Downtown Crothersville building sold


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“SOLD!” reads the orange lettering across a photo of the historic Crothersville building at Armstrong and Howard streets.

After it was rehabilitated and stabilized, the structure was first listed for sale in early 2017. It changed agents in November 2018, and Crothersville native Adam Schill, a Realtor with Dean Wagner Realtors in Columbus, took it over in November 2019.

On Aug. 17 of this year, he shared the image on Facebook letting people know he closed on the commercial building.

The buyers were John and Sarah Edrington of Scott County, who own some buildings on the courthouse square in Scottsburg.

After their offer on the building that formerly housed Jeeves and Co. restaurant in Scottsburg was turned down, John said they looked at buildings in Crothersville, Salem and North Vernon.

“This kind of fit more what we were looking for,” John said of the 2,030-square-foot Crothersville building, which was constructed in 1891 and over the years housed an Odd Fellows lodge, a library, a license branch and a pharmacy.

“We can see the potential,” he said. “It’s got good bones. It looks like we could put something here. It’s on a high-traffic road. … That’s what we saw. We wanted to get involved with it, and the town of Crothersville has been willing to work with us some and shows a desire for this building to come back, and we’re not really seeing that in Scottsburg right now.”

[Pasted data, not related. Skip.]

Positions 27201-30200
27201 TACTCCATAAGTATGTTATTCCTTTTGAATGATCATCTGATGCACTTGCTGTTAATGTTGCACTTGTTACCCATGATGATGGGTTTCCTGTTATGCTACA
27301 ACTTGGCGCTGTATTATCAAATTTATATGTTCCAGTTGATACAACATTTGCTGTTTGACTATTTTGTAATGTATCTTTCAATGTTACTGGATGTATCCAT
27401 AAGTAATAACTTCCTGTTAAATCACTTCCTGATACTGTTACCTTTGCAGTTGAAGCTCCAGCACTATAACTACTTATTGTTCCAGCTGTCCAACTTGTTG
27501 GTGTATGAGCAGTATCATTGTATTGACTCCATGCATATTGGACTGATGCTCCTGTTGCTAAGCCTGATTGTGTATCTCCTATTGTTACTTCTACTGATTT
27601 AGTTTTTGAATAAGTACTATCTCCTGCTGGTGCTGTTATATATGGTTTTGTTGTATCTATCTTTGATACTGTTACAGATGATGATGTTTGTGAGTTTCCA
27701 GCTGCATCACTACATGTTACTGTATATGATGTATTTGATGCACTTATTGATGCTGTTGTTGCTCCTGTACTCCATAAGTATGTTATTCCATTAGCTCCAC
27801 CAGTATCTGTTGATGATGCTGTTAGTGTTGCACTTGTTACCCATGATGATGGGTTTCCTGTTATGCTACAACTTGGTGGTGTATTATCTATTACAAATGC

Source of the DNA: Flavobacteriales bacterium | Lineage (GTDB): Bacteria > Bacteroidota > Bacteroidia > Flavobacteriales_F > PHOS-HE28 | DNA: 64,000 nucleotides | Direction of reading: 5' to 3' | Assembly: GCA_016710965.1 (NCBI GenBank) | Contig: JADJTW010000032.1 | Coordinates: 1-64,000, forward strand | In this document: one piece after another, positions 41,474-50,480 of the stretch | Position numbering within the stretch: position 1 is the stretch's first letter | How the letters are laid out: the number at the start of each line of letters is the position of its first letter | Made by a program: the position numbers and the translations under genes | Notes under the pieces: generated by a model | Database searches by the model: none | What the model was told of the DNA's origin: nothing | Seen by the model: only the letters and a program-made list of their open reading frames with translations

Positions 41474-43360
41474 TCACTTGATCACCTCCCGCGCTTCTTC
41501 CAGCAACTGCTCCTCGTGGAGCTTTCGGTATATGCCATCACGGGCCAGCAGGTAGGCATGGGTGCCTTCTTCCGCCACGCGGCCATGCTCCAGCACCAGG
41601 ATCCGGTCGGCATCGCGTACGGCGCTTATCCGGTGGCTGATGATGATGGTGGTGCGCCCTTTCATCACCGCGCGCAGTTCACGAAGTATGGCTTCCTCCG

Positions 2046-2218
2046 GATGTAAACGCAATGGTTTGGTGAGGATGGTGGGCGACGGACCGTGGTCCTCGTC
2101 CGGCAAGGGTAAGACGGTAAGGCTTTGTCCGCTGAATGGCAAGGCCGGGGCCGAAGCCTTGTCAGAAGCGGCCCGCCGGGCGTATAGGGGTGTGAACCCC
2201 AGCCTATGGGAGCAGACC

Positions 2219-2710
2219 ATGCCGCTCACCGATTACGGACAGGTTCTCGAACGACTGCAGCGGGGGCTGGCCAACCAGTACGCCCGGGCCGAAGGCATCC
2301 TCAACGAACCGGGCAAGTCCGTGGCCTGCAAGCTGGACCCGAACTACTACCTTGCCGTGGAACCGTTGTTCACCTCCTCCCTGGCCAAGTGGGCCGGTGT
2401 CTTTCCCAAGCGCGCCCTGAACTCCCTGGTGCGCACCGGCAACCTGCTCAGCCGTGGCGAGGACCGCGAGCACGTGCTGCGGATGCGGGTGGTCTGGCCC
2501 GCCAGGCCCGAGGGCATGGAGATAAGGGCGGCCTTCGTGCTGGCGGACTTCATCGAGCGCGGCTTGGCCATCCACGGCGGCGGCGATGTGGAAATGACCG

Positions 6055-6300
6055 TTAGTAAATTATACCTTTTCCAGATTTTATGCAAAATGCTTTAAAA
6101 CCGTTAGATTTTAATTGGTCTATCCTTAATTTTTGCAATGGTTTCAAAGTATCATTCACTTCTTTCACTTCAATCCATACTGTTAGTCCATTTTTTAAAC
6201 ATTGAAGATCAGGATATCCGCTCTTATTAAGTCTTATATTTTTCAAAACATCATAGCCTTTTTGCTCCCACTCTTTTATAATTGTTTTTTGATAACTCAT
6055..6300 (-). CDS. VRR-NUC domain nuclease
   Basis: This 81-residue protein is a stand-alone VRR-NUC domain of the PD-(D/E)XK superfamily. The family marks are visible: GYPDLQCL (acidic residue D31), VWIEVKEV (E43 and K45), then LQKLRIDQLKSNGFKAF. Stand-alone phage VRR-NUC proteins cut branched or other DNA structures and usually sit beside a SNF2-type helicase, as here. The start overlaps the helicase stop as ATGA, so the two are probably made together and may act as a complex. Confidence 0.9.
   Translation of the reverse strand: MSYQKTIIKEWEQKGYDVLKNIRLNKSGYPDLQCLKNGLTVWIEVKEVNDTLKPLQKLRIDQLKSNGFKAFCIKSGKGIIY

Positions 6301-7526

The current plans are to lease the space downstairs for a restaurant and the space upstairs for two one-bedroom apartments and a studio apartment.

John said he plans to start construction in 2022, but it’s possible the downstairs work could begin sooner if they land a tenant.

Since he became the Realtor for the building, Schill said he received some inquiries from out-of-state people and three or four locals. He had an offer accepted on it in February 2020, but the COVID-19 pandemic ended up killing that deal, he said.

“Since that deal fell through, I’d shown it to two or three people from town who had an interest, but most of them didn’t have the resources or knowledge to get it renovated to the historic standards that Indiana Landmarks wanted,” Schill said.

Indiana Landmarks is an organization that rehabilitates architecturally unique and historically significant structures.

In 2015, Crothersville officials became concerned about the safety of the building and feared it would crumble into the street. The former owner, Nathan Ray, didn’t have the money to make repairs, and at the time, property taxes hadn’t been paid on the building since late 2012.

In July 2015, the Jackson County Commissioners voted 3-0 to give the town the tax sale certificate for the property. That move came after the county tried to sell it to collect unpaid property taxes on the property. No purchaser came forward.

The town had set aside $40,000 to demolish the building and clean up the site, but officials agreed to give that money to Indiana Landmarks to help pay for stabilizing the building.